Ask students if they suspect any connections between the coronavirus outbreak and science ideas that they have figured out in this science class or in previous science classes. Student responses will vary depending on the class context. Possible connections include disciplinary core ideas (especially in the life sciences and engineering design) and crosscutting concepts (for example cause and effect: mechanism and explanation; stability and change; and structure and function) (3–50 minutes).
Ask students to individually consider what might be some reliable sources to gather more information about the novel coronavirus. Have students share their ideas, which might include medical professionals, government, newspapers, and/or health organizations like the CDC and the WHO (3 minutes).
Tell students that you found an article from a major national newspaper (USA Today, February 1, 2020: “Coronavirus is scary, but the flu is deadlier, more widespread”) that refers to members of the science community and that you think will be of interest to our questions about the level of concern we should currently have. Ask students to individually read and annotate the article. As they read, students should record connections to questions or ideas already raised in class, new ideas, and new questions (10 minutes).
Have students briefly discuss their connections, new ideas, and questions in small groups. Listen for student takeaways, such as that they are much more likely at this stage to contract the flu virus than the novel coronavirus, and that there is a surprisingly high number of flu-caused deaths in the United States every year (3 minutes).
Ask the whole class to reflect on what questions posed earlier were answered by this reading and what questions remain or new questions the class has (3 minutes).
Listen to student responses that seek more information about the novel coronavirus or about influenza.
Tell the whole class that in order to answer as many of their questions about the coronavirus (and now flu) as possible, students will participate in a jigsaw reading, where they will read one article in their small group, summarize the main ideas (and generate a list of connections, new ideas, and questions), and then share those ideas with a group of students who have read other texts. (2 minutes)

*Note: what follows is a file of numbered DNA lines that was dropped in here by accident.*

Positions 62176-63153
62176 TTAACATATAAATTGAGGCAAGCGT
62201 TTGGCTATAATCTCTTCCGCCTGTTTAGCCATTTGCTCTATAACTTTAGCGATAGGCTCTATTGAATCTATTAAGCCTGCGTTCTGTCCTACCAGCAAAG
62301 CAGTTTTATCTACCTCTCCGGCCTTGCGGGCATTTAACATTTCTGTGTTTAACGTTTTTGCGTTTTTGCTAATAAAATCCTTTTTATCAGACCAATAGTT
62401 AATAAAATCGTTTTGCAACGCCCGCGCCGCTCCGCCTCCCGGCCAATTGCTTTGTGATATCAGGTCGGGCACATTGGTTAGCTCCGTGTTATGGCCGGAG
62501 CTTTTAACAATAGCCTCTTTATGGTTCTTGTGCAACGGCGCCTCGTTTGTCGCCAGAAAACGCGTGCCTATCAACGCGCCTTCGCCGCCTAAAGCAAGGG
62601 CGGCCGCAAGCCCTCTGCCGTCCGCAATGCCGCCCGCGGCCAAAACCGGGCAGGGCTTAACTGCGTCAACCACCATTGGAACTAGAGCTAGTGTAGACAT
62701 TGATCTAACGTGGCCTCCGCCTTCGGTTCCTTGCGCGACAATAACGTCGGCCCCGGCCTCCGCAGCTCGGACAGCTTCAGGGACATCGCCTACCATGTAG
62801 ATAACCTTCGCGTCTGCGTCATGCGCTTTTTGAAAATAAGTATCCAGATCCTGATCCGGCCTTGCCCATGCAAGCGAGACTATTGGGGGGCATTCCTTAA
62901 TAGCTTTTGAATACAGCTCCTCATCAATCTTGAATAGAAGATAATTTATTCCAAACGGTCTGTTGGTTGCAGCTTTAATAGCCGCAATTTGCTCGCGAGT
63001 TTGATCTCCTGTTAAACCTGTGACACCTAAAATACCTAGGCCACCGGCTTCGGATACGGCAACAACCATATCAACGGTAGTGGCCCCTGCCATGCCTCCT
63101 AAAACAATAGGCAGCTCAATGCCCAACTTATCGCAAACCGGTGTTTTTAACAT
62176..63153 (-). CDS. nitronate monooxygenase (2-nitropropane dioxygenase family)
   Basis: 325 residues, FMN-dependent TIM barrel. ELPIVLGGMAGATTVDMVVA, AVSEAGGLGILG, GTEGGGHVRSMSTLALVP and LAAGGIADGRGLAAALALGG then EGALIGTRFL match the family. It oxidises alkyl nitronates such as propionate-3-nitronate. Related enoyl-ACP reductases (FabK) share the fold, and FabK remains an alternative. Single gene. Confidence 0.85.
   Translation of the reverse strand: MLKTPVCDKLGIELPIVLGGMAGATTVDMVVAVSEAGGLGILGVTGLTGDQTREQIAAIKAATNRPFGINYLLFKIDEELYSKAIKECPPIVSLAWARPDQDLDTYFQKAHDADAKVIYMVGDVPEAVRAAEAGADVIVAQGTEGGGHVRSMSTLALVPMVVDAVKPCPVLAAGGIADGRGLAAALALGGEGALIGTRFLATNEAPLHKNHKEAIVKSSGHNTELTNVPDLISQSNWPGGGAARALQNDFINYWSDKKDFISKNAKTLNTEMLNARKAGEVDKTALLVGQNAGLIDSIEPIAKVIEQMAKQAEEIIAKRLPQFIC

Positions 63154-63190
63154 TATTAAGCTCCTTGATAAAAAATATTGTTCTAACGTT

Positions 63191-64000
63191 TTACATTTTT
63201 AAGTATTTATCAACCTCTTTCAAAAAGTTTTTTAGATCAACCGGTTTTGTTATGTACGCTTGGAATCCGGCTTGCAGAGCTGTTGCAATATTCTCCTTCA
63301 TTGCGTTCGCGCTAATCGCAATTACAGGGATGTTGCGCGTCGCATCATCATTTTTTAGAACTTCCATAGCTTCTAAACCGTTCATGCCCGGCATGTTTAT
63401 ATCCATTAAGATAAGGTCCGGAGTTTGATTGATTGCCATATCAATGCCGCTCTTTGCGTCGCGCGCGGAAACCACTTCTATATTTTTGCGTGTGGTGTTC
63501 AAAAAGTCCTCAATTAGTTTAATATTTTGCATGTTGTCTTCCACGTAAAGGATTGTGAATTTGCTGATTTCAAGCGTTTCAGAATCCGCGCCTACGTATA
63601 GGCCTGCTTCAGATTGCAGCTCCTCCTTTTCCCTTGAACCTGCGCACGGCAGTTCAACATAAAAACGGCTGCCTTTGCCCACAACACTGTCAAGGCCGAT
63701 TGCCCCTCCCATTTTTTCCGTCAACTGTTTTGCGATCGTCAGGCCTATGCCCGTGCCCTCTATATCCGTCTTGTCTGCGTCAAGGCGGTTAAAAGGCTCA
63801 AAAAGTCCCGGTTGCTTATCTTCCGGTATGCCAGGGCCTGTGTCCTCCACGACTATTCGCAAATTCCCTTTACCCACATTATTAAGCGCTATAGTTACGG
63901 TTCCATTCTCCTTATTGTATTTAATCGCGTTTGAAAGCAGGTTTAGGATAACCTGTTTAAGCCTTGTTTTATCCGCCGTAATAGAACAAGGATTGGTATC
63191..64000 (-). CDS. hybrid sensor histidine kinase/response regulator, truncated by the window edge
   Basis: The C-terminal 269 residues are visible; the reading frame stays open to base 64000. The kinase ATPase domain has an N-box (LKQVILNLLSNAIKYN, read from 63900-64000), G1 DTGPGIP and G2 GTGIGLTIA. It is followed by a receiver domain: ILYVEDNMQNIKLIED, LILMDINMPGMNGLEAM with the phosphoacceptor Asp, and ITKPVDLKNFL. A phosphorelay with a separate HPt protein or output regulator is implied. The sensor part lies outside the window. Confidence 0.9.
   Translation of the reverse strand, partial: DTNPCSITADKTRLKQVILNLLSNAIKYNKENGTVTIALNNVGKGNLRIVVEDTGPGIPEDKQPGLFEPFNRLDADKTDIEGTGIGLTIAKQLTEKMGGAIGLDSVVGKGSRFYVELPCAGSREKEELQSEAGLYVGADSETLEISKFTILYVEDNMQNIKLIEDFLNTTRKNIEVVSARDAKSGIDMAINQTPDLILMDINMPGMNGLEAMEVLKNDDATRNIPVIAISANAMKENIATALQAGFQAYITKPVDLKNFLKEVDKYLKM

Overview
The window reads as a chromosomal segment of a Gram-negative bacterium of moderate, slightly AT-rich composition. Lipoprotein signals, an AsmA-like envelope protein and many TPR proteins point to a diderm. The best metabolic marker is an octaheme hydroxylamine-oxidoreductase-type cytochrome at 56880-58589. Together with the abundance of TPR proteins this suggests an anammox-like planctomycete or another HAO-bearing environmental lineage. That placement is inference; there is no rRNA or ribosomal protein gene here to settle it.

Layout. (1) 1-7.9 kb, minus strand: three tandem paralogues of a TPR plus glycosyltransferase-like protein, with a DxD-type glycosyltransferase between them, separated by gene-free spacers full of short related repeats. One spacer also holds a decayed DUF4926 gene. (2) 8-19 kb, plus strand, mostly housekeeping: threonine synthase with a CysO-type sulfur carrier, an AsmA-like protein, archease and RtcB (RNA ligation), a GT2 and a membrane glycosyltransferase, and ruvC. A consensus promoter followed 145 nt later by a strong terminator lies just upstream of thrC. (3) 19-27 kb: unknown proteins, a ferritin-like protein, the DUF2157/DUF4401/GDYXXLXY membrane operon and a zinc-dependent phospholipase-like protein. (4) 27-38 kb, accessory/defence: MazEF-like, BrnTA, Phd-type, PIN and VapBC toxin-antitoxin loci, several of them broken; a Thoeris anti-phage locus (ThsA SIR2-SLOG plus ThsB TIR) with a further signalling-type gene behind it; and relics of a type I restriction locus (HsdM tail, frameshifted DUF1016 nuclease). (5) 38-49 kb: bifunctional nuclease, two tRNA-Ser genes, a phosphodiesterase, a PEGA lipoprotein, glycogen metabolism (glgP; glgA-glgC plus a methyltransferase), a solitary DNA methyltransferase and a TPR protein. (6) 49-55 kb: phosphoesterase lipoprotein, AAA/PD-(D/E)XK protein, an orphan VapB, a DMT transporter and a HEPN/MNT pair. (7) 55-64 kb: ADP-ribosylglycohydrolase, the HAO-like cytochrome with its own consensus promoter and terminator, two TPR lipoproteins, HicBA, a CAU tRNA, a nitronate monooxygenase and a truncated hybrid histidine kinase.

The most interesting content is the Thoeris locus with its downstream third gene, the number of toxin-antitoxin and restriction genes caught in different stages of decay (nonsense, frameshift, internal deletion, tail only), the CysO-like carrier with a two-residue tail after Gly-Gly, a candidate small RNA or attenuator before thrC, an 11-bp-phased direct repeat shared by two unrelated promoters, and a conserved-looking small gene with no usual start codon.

Note that any of these articles could be exchanged with other articles from health agencies or news organizations or even informational videos listed in Additional Resources. You may also consider previewing each article and assigning the articles to students based on their typical reading-for-comprehension speed and the length of the article. Finally, you may not need to use all seven articles.
As students complete the reading individually, direct them to both annotate and complete the relevant section of the student handout (13 minutes).
Have students who read the same article briefly share their findings with one another in a small group and discuss the article. This will help students with preparing to briefly summarize their article in the mixed group (4 minutes).
Regroup students so that one representative from each article is in each group. Ask students to briefly summarize the purpose of their article in their new groups. Each summary should be brief—less than one minute. When sharing the summaries, students should make connections to what they have heard elsewhere, including in the other students’ summaries. Talk through anything that is unclear or seems inconsistent from one article to the next. Students should take notes during this sharing, listening, and discussion process (14 minutes).
Ask students to answer the following questions, either individually or in small groups. Were there any noticeable patterns or repetitions in the articles you and your classmates summarized? Why might this be? What questions that we posed earlier did these articles help us to answer? (5 minutes).